Newtown struggles to meet mental health demand

In this Dec. 14, 2013 file photo, Balloons fly outside a doctor's office on the first anniversary of the Sandy Hook massacre, in Newtown, Conn., Saturday, Dec. 14, 2013.  (AP Photo/Robert F. Bukaty)
In this Dec. 14, 2013 file photo, Balloons fly outside a doctor's office on the first anniversary of the Sandy Hook massacre, in Newtown, Conn., Saturday, Dec. 14, 2013. (AP Photo/Robert F. Bukaty)

 

HARTFORD, Conn. (AP) — Newtown officials are applying for a federal grant and charities are pooling their resources in an attempt to ensure that free mental health care remains available to those who need it following the December 2012 massacre at the Sandy Hook Elementary School.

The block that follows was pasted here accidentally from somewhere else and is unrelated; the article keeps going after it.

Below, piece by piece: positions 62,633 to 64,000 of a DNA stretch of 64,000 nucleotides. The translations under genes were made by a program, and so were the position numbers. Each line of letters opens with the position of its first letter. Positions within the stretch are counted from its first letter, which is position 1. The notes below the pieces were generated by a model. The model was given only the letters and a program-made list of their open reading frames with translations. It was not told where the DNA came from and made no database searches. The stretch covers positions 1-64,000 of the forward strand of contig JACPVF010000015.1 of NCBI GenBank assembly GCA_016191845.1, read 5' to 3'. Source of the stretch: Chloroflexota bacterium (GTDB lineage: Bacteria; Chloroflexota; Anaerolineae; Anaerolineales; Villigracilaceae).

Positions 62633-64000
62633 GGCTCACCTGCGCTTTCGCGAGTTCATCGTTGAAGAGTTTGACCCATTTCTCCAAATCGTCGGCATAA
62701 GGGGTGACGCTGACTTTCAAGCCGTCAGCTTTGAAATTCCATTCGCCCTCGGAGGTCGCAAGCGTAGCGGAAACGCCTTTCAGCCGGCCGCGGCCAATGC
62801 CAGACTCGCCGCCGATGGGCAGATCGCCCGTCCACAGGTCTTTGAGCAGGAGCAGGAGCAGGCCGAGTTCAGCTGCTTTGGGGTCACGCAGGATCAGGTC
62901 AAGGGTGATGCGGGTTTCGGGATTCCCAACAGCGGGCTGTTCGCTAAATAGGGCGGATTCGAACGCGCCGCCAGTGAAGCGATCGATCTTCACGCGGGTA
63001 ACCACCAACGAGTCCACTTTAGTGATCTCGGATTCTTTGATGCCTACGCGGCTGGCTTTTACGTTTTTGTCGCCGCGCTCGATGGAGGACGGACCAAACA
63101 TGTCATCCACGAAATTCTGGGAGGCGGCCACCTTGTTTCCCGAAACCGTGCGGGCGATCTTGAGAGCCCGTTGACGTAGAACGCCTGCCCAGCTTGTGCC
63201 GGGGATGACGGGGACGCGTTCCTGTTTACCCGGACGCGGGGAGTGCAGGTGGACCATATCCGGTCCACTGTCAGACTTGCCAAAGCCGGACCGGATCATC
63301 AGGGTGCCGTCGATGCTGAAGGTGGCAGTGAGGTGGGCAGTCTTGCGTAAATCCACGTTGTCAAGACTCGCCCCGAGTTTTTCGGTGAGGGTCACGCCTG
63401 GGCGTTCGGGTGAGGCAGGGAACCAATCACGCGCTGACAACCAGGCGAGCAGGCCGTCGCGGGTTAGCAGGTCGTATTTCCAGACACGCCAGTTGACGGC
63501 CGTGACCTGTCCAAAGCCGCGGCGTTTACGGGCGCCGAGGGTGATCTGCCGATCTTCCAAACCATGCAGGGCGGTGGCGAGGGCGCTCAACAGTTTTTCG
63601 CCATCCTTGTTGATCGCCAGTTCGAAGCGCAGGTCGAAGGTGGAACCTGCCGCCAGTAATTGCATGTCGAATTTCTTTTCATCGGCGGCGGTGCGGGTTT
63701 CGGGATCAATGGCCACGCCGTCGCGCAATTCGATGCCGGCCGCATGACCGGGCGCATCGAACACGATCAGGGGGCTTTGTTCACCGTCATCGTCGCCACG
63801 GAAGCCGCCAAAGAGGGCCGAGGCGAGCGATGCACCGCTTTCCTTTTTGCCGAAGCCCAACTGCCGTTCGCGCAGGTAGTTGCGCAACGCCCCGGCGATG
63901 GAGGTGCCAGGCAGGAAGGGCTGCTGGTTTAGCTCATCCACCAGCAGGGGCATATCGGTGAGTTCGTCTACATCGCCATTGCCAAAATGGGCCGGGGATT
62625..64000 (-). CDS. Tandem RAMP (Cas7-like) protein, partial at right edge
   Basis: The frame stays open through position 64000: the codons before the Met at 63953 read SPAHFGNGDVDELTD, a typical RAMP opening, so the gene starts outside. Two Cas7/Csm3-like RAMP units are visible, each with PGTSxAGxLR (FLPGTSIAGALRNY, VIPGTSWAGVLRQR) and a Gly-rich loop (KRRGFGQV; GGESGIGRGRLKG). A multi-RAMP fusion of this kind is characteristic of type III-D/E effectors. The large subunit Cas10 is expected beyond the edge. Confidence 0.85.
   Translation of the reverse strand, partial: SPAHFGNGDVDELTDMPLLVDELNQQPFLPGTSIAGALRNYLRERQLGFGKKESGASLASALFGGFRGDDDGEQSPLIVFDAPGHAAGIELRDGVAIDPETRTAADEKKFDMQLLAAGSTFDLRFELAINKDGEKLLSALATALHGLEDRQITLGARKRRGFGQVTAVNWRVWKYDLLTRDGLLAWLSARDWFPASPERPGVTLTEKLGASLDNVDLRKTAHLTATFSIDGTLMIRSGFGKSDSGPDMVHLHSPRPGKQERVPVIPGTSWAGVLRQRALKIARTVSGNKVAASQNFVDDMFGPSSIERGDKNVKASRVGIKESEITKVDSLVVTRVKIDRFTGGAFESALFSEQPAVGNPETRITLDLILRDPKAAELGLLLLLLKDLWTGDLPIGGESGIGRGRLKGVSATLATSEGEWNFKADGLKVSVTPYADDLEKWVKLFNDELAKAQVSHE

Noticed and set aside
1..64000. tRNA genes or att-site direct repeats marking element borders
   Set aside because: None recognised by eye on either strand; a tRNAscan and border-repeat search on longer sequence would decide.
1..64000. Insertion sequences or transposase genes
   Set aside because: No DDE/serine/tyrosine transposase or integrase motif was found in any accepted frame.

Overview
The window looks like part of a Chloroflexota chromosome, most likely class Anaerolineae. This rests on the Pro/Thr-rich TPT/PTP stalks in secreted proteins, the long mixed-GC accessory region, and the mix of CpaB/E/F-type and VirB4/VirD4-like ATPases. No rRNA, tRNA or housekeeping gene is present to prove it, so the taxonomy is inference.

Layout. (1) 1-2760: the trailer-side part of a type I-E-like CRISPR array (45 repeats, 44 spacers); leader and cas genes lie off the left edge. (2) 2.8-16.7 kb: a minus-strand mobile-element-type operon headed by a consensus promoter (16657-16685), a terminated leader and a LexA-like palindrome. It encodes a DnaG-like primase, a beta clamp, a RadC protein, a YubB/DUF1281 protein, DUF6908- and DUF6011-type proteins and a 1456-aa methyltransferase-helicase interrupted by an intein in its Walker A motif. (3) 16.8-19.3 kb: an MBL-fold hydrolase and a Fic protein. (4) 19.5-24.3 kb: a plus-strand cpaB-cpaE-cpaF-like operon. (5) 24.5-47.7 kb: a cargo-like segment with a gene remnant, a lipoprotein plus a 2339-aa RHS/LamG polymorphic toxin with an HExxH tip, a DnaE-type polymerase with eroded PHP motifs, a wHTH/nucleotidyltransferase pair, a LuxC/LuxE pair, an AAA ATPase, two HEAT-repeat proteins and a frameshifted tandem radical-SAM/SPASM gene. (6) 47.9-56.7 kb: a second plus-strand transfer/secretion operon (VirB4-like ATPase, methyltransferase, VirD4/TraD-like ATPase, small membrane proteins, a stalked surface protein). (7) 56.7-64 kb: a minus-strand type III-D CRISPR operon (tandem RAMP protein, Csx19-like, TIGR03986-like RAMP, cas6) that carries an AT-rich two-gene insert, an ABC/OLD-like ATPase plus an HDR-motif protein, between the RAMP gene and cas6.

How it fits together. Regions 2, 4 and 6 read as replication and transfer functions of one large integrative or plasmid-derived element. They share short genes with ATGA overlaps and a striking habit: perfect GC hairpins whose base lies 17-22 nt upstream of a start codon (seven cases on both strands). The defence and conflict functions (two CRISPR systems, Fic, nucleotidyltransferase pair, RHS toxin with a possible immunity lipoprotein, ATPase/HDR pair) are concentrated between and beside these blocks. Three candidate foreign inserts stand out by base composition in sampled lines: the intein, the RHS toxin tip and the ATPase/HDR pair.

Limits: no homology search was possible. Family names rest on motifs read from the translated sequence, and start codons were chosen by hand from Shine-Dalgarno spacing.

The moves come as some charities begin to run short of money. Officials say they have no real idea of how much they will ultimately need for mental health care in Newtown, and for how many years.

Newtown residents seeking financial help are being directed to the State Office of Victim Services, which is processing applications for a pool of funds created by the Lions Club, Rotary Club and Newtown Memorial Fund.

The town also has asked for a $7 million grant to help pay nonprofits providing mental-health services and link people with those services.

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